Internet safety one more element of trading standards’ remit

Padlock and chain on keyboardToday, understanding internet safety is as important as being able to safely cross the road. As technology develops and criminals look for ever more cunning ways to con, defraud and terrorise vulnerable people, trading standards are working increasingly harder to protect consumers and businesses onlineMike Crockart MP explains  why he supports Safer Internet Day 2015, and what he hopes can be achieved through it.

The internet is a fantastic tool and its birth and exponential growth during my lifetime has been astonishing. With a few clicks you are able to access almost anything you want from anywhere in the world and the potential for the future is mind-blowing.

However, while the internet is a fantastic resource it can also be a very dangerous place, especially for children. As the father to an eight year old son, this is something of which I am all too aware.

Children are introduced to the internet from a very young age and my son is no different. He can confidently navigate the internet and regularly plays on his tablet and other devices at home. However, issues such as online bullying, grooming and accessing inappropriate content are big concerns for parents like me.

Not only do children use the internet at home, but it plays a big role in the school curriculum. I can now even log into the school’s system to get feedback each week on how he’s doing. It is vital that young people are taught how to use computers and the internet in order to be successful in later life, however, I am acutely aware of how easy it is for anyone to click on the wrong link or button online and suddenly find that they have accessed inappropriate content or have put themselves at risk. Some people will realise their mistake, however for young children or others who are not confident using the internet navigating, safe and unsafe content can be a complete minefield.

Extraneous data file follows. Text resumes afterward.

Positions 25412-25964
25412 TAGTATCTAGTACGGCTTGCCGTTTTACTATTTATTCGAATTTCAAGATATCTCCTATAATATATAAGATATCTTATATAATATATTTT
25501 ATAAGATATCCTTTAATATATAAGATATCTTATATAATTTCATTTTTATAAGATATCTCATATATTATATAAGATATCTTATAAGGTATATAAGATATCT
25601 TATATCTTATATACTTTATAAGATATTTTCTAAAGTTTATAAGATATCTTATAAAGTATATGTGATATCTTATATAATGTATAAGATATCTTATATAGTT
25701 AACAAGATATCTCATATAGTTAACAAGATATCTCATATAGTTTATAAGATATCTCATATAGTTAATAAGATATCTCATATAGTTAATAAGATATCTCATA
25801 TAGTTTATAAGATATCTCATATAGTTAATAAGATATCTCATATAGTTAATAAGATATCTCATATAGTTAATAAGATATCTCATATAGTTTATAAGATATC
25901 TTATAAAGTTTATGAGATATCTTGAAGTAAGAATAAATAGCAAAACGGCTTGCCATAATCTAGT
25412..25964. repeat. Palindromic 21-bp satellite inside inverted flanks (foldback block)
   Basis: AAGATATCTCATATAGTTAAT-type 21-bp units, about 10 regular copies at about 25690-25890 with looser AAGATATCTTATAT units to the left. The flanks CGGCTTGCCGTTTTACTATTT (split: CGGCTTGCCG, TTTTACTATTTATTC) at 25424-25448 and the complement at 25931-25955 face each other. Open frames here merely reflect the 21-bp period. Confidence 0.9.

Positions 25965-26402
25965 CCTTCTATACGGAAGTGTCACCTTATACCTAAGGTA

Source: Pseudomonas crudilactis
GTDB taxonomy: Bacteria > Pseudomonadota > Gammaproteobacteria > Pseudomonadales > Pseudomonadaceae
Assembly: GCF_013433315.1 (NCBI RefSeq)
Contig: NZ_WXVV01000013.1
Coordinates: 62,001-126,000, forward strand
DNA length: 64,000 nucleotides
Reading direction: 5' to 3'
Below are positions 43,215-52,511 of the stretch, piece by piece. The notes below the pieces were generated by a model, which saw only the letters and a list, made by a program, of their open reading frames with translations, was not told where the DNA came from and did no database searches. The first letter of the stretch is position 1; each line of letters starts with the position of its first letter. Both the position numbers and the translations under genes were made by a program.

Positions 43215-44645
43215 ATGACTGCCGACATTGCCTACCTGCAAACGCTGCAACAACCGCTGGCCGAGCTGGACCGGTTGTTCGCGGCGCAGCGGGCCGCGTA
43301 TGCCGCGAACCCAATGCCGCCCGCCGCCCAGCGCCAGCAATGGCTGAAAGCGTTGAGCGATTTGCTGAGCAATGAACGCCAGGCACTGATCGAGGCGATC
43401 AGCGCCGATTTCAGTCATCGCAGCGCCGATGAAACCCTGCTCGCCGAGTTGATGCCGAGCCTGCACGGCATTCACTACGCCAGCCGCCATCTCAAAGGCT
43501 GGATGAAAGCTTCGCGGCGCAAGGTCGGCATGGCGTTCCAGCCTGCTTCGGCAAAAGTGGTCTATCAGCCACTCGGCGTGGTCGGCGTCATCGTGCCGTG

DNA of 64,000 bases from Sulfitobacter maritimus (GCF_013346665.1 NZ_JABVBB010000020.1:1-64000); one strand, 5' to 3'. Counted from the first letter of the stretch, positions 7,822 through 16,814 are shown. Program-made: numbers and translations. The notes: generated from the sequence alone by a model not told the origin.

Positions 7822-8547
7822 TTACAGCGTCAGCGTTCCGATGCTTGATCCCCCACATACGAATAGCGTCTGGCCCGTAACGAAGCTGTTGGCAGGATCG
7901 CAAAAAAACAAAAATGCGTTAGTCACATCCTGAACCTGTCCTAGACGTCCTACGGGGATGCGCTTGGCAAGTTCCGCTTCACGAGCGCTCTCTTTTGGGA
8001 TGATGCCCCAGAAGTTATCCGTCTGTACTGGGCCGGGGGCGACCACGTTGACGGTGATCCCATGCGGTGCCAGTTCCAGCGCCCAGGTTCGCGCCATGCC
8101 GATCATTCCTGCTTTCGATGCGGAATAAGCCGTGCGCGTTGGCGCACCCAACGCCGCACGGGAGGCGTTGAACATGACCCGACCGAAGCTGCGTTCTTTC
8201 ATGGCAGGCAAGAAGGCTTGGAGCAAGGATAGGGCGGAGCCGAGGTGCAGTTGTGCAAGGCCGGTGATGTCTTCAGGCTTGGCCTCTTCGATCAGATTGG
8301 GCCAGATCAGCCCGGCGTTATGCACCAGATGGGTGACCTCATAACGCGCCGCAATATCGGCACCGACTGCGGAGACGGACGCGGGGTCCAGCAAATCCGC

While trading standards officers do a brilliant job and work tirelessly to educate people about the risks of the internet, this work can only go so far and ultimately it is up to individuals to make sure that they are aware of how to keep themselves and their families safe online.


Mike Crockart MP

That is why I am proud to support Safer Internet Day 2015 which will be celebrated in over a hundred countries on Tuesday 10 February. The purpose of Safer Internet Day is to highlight the positive uses of technology and to explore the role we play in helping to create a better and safer online community. It calls upon young people, parents, carers, teachers, social workers, law enforcement, companies, policymakers, and wider, to join together in helping to create a better internet.

Last year, Safer Internet Day was celebrated by 650 organisations across the UK such as schools and search engines and managed to reach 25% of children, 18% of teenagers and 10% of parents and more than half of these said that they would change their online behaviour as a result of the day.

There are a number of ways to take part in Safer Internet Day and taking part does not have to take a lot of time or effort. UK Safer Internet Centre has provided a wealth of free resources online and you can take part by doing something as simple as taking a quiz online.

However you decide to take part, ultimately it is up to us to create a better and safer internet for current and future generations and I hope that you will take this opportunity to join with me in celebrating Safer Internet Day 2015 on the 10 February.

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